Solving Linear Equations

Solving Linear Equations


A linear equation has numbers, including an unknown number, that are related to each other with an equals sign.

The equation may need to be solved, to find the value of the unknown number.

The equation can be seen as a seesaw which must always be balanced, with the equals sign being the fulcrum:

linear equation seesaw

The golden rule is if you do something to one side, you must do it to the other.

The arithmetic is normally carried out by starting with the least powerful BIDMAS operations first, taking additional care where brackets are involved.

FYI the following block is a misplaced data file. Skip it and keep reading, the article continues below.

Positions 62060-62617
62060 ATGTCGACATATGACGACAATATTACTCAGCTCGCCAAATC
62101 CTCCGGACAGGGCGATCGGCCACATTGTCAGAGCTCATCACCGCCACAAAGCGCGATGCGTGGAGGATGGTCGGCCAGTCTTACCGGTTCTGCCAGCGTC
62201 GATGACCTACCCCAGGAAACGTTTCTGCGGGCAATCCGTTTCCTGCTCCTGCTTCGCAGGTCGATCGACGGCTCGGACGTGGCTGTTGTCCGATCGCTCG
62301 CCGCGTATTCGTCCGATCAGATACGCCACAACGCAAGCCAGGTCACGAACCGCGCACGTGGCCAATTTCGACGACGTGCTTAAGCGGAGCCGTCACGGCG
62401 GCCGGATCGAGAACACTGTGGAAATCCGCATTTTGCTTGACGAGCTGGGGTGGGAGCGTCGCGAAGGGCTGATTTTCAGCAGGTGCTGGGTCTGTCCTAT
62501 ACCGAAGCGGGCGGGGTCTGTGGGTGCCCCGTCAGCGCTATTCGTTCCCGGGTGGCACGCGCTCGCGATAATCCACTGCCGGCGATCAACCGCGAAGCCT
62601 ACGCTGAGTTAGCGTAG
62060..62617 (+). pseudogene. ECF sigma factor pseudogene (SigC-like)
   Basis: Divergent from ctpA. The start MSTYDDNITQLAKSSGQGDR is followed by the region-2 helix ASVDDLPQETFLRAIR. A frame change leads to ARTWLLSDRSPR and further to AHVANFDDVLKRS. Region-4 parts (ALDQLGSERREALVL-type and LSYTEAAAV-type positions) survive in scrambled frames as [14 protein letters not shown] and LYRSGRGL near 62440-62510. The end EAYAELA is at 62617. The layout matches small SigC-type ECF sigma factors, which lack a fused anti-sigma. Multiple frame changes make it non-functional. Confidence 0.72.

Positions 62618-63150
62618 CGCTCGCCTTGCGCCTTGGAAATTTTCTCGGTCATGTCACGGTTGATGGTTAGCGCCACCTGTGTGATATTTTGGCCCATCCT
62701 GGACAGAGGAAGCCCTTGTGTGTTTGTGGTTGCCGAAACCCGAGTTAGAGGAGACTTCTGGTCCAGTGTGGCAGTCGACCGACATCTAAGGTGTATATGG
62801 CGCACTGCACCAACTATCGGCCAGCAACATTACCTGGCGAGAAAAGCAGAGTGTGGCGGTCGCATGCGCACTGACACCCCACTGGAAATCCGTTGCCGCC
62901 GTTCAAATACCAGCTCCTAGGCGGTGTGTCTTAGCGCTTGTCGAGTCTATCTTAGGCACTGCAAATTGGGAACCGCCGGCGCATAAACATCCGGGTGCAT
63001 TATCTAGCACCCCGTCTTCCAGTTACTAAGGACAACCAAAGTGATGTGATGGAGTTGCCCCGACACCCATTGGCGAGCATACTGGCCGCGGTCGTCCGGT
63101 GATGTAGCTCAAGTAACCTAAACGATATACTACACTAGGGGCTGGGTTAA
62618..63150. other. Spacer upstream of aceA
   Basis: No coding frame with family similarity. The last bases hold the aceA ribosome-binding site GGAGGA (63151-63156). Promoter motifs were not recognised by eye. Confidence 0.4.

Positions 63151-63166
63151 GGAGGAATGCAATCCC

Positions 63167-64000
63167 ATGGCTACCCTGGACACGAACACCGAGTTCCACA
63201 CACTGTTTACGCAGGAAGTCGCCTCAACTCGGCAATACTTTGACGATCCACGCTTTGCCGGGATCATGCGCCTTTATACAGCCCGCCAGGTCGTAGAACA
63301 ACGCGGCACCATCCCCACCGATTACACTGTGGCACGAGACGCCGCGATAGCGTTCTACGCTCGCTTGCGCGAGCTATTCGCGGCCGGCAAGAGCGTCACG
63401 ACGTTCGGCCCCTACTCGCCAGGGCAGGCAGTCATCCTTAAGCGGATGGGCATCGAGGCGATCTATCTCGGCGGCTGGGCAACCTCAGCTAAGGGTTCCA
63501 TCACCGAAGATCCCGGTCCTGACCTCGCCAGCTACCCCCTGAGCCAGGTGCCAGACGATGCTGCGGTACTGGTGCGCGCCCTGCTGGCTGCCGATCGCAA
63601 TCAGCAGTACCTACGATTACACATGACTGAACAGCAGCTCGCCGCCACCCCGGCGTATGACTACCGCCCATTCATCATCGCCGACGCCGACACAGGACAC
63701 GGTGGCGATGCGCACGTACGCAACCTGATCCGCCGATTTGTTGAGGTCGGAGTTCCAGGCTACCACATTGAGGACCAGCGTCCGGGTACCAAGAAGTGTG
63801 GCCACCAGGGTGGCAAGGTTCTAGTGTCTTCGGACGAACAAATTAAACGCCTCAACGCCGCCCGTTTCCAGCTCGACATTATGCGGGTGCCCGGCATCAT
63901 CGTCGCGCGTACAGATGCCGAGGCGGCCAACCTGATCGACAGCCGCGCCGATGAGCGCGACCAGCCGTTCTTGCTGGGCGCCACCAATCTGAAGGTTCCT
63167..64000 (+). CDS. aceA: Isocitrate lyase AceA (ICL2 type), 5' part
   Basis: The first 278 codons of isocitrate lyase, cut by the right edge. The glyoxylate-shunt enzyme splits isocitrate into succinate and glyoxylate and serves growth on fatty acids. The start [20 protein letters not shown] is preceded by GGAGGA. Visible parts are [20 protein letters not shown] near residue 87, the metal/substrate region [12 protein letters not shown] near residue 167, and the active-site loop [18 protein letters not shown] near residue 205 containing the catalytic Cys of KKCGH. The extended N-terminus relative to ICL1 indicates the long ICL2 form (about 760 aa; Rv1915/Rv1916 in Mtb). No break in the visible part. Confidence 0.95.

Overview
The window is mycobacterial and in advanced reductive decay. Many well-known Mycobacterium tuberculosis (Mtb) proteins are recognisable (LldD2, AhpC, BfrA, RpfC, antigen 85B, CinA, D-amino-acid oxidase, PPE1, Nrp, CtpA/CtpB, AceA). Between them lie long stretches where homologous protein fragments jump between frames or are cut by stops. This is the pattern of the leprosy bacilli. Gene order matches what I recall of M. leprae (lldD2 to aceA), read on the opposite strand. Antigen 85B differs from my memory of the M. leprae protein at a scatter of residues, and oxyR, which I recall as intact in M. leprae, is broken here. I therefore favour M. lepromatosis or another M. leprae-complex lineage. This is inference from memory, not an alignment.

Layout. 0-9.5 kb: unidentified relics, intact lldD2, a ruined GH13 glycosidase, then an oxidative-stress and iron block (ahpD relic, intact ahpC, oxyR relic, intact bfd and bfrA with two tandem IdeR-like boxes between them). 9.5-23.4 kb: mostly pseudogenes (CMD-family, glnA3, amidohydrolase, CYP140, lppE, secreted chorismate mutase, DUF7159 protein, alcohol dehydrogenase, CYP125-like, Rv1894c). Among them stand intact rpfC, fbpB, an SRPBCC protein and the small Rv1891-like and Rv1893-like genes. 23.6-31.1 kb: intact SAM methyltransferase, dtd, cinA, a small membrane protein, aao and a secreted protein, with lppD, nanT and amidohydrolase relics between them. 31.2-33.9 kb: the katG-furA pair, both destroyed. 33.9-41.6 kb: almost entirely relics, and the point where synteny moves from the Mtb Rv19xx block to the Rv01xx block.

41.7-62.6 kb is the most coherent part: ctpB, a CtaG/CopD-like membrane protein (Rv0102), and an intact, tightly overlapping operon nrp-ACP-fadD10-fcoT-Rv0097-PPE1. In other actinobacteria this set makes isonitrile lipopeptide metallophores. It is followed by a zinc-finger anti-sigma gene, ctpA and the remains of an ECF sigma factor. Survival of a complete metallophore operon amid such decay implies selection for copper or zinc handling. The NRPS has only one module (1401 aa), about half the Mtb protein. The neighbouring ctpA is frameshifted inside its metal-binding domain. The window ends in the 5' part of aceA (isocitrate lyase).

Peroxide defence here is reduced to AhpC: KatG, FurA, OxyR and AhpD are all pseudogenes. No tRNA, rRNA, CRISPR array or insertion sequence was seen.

1. Solve `5y + 7 = 22`.

Answer: `y = 3`

`5y + 7 = 22` (first, subtract 7 from both sides)

`5y=15` (then, divide both sides by 5)


Check `5(3)+7=22`, which is true, so the answer is correct.

2. Solve `3(a+4)=6`.

Answer: `a=-2`

`3(a+4)=6` (expand brackets: see multiplying out brackets)

`3a + 12 = 6` (then subtract 12 from both sides)

`3a=-6` (next, divide both sides by 3)


Check: 3((-2) + 4) = 6, which is correct.